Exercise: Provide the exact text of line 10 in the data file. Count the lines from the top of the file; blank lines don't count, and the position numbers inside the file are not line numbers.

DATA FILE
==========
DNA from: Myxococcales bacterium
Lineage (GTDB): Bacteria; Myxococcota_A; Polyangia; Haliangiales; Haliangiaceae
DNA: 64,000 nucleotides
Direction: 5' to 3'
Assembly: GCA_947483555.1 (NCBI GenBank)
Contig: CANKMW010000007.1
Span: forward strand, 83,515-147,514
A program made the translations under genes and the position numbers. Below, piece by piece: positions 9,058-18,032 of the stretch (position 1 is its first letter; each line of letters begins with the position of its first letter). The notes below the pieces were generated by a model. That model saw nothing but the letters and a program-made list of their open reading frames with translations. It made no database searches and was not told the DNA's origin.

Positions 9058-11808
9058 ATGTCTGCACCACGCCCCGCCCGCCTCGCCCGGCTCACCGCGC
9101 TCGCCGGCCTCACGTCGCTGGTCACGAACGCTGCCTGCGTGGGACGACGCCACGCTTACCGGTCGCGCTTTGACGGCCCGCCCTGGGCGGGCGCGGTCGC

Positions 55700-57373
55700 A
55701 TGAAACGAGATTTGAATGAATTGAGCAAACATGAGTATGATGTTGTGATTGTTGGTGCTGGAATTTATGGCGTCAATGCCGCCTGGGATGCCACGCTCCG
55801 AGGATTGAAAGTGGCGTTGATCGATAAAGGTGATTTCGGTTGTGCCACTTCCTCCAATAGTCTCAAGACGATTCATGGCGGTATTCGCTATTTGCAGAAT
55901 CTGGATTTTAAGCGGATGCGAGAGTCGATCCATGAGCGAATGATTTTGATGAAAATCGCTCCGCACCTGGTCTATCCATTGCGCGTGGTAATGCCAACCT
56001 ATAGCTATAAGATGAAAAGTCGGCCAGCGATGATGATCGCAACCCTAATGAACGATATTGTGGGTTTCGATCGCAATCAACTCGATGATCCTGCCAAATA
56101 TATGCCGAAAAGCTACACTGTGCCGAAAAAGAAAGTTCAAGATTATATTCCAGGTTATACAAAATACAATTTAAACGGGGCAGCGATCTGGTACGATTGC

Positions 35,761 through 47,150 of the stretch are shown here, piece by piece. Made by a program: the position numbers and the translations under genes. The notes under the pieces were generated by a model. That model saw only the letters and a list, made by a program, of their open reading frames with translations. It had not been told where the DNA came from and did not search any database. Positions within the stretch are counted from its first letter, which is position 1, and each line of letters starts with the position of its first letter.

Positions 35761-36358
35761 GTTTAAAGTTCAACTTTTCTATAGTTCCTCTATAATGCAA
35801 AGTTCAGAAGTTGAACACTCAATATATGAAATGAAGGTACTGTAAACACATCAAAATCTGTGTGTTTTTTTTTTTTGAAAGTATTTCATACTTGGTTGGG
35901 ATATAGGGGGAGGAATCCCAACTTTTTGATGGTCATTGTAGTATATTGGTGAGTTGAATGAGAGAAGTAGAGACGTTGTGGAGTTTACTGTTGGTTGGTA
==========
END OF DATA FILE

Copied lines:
9058 ATGTCTGCACCACGCCCCGCCCGCCTCGCCCGGCTCACCGCGC